Half of my 4th and 5th grade STEM students (those not working in a center in our “Maker Studio”) are 2 days into a 4 day unit on creating popsicle catapults, which my district STEM mentor and peer teacher (Amy Loeffelholz – @AmyLoeffelholz) taught during our 2 day STEM Seeds PD Camp in June 2014. Students spent day 1 researching and brainstorming their own catapult designs, and are building and testing during days 2 and 3. Day 4 we are going to have a competitive launch when we’ll score results for both distance and accuracy, using an “Angry Birds” target Amy has loaned me. These are the different supplies students can purchase with $1000 of imaginary “STEM dollars,” using the “Materials Checksheet” budget which Amy developed.
Today after school, I created my own sample catapult using these materials. Today I noticed many of my students were replicating a very simple catapult model they found via a Google image search, which can’t produce a very LONG projectile launch. I decided I needed to make my own model to both discover some tips for achieving longer distance launches as well as confirm the supplies I’ve provided are adequate for the challenge I’ve given students. Here’s what I came up with.
Rather than launching marshmallows, which I’ve seen some lesson plans of other teachers include, I’ve used a single kleenex/tissue and some duct tape to make small, soft projectiles we can launch. These are easy and cheap to make as needed, and also are soft enough that if they’re inadvertantly launched at another person (accidentally or on purpose) they shouldn’t cause any injuries.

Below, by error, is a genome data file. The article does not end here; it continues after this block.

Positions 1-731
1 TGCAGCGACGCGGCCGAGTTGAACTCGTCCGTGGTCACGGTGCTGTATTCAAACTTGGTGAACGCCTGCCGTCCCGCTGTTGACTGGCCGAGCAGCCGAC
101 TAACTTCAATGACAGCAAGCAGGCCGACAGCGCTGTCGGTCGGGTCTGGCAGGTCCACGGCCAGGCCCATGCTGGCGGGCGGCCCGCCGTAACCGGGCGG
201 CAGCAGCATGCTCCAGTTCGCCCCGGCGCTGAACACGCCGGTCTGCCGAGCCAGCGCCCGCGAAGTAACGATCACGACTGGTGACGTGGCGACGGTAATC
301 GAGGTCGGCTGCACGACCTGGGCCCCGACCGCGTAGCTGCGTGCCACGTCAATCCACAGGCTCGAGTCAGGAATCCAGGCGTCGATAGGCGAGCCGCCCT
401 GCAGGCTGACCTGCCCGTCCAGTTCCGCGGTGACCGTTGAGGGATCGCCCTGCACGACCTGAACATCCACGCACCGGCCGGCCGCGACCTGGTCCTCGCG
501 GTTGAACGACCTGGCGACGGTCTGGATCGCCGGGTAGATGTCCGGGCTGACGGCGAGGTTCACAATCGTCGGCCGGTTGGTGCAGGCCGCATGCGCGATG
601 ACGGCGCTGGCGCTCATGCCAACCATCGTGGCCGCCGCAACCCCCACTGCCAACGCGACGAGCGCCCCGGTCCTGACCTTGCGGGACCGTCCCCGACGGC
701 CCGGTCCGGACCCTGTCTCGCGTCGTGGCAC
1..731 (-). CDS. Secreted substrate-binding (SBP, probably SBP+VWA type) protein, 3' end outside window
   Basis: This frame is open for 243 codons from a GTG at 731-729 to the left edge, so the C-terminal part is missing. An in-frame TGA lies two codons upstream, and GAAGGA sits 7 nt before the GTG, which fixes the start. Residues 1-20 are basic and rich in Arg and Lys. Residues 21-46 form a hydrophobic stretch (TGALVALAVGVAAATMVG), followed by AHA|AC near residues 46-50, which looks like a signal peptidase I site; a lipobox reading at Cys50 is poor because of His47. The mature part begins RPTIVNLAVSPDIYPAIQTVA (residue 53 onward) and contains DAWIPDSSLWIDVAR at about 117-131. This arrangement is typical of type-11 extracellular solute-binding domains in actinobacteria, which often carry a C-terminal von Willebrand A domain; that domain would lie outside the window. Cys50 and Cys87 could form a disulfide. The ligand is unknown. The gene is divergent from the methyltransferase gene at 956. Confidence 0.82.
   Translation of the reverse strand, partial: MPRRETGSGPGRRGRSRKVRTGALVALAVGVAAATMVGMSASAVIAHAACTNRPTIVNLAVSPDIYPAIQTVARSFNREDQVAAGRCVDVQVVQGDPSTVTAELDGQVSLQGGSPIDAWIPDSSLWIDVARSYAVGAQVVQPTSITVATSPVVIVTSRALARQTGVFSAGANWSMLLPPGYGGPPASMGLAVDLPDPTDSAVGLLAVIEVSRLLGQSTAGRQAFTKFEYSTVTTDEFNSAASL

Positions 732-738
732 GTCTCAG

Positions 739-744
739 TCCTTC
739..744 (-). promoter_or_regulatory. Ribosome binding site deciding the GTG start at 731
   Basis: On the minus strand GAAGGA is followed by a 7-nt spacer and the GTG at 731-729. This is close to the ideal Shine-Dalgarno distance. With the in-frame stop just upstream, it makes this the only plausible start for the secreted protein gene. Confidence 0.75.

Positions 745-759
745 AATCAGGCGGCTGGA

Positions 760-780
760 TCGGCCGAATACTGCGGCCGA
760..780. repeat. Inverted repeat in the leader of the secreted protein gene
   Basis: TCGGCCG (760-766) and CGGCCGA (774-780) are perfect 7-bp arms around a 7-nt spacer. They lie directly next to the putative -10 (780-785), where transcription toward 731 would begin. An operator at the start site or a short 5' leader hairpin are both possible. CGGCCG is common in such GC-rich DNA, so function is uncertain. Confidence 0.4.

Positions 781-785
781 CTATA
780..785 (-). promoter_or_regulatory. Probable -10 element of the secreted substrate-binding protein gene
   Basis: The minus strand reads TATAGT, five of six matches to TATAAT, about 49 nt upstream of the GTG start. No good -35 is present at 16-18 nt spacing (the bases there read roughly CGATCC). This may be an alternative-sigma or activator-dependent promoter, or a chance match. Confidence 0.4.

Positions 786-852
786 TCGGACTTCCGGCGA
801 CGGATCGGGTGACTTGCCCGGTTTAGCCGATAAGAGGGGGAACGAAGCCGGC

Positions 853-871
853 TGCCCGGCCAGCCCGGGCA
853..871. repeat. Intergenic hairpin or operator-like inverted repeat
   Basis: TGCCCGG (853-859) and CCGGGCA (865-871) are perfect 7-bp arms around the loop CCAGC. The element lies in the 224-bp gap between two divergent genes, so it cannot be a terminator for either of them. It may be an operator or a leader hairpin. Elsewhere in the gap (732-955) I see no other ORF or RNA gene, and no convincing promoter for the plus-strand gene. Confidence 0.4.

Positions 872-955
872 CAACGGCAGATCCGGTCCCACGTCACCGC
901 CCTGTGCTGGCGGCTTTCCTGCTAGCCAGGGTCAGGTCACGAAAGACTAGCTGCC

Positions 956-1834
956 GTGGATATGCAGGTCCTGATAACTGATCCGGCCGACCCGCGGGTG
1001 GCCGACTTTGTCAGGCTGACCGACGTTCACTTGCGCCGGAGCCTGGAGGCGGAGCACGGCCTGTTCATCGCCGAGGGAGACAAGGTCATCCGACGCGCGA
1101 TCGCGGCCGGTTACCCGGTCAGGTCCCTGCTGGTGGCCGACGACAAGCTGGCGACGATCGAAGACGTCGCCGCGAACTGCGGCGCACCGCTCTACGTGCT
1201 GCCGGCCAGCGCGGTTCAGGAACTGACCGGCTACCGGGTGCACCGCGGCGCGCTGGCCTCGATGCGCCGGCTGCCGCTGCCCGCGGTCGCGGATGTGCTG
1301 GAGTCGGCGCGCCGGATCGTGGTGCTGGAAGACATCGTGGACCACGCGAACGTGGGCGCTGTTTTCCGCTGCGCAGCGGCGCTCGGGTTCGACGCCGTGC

The main thing I discovered creating my catapult model today is that I need to obtain more THICK rubber bands. I have a ton of small / thin rubber bands, and while they are fine to use like a “rope lashing” to connect popsicle sticks they are not strong enough to launch projectiles across half the distance of our classroom. I’m going to pick some thicker rubber bands up this evening and offer to trade up to two of my students’ thinner rubber bands (if they want) for thicker versions.
I’m also going to discuss and explore the “Engineering Design Process” with my students during days 3 and 4 of our catapult unit, and encourage them to revise / iterate on their initial designs to obtain better catapult launch results. This is the version of the process Kevin Jarrett (@kjarrett) has used with his elementary STEM students.
So far our first real “building” project in STEM class this year has gone well, and I’m looking forward to the next few lessons. Since we’re using a “maker studio” lesson cycle, I’ve divided my class in half and will be repeating this lesson with my other students after this initial cycle. It will be interesting to track and graph our catapult launch results between group 1 and group 2. I predict I’ll be able to guide students toward better initial designs in the second iteration of this lesson cycle!
Something else notable happened today during one of my morning fifth grade classes, which I briefly documented on that class’ KidBlog website. One student build the best “Rube Goldberg” project anyone has made yet this year in class. Do you notice anything different or notable about this project?!
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